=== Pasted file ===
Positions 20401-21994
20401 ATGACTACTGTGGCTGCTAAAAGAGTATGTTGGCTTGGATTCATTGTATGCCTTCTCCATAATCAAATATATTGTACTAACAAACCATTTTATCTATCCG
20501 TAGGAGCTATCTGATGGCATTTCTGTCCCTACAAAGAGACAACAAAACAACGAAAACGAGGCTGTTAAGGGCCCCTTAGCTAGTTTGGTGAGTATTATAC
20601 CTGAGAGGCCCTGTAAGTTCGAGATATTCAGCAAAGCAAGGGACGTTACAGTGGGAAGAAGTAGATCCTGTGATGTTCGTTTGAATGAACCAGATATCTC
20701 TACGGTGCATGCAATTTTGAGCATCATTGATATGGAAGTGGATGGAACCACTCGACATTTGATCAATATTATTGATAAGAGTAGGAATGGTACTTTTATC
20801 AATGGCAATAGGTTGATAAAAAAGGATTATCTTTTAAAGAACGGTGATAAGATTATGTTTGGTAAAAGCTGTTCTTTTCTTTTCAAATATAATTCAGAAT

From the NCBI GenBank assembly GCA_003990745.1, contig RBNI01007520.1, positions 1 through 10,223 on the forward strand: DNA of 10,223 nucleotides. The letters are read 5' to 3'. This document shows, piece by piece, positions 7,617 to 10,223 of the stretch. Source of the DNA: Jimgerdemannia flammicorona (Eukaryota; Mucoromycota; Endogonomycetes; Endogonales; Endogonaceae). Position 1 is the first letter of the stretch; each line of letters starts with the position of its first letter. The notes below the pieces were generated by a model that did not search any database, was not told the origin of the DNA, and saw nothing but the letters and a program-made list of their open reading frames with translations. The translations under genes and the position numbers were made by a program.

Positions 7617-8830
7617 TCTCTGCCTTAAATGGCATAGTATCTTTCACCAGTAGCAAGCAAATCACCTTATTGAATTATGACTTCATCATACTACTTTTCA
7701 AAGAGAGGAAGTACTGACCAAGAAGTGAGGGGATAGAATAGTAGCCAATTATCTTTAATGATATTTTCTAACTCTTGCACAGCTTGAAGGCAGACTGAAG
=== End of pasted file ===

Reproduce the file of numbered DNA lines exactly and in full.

Positions 20401-21994
20401 ATGACTACTGTGGCTGCTAAAAGAGTATGTTGGCTTGGATTCATTGTATGCCTTCTCCATAATCAAATATATTGTACTAACAAACCATTTTATCTATCCG
20501 TAGGAGCTATCTGATGGCATTTCTGTCCCTACAAAGAGACAACAAAACAACGAAAACGAGGCTGTTAAGGGCCCCTTAGCTAGTTTGGTGAGTATTATAC
20601 CTGAGAGGCCCTGTAAGTTCGAGATATTCAGCAAAGCAAGGGACGTTACAGTGGGAAGAAGTAGATCCTGTGATGTTCGTTTGAATGAACCAGATATCTC
20701 TACGGTGCATGCAATTTTGAGCATCATTGATATGGAAGTGGATGGAACCACTCGACATTTGATCAATATTATTGATAAGAGTAGGAATGGTACTTTTATC
20801 AATGGCAATAGGTTGATAAAAAAGGATTATCTTTTAAAGAACGGTGATAAGATTATGTTTGGTAAAAGCTGTTCTTTTCTTTTCAAATATAATTCAGAAT

From the NCBI GenBank assembly GCA_003990745.1, contig RBNI01007520.1, positions 1 through 10,223 on the forward strand: DNA of 10,223 nucleotides. The letters are read 5' to 3'. This document shows, piece by piece, positions 7,617 to 10,223 of the stretch. Source of the DNA: Jimgerdemannia flammicorona (Eukaryota; Mucoromycota; Endogonomycetes; Endogonales; Endogonaceae). Position 1 is the first letter of the stretch; each line of letters starts with the position of its first letter. The notes below the pieces were generated by a model that did not search any database, was not told the origin of the DNA, and saw nothing but the letters and a program-made list of their open reading frames with translations. The translations under genes and the position numbers were made by a program.

Positions 7617-8830
7617 TCTCTGCCTTAAATGGCATAGTATCTTTCACCAGTAGCAAGCAAATCACCTTATTGAATTATGACTTCATCATACTACTTTTCA
7701 AAGAGAGGAAGTACTGACCAAGAAGTGAGGGGATAGAATAGTAGCCAATTATCTTTAATGATATTTTCTAACTCTTGCACAGCTTGAAGGCAGACTGAAG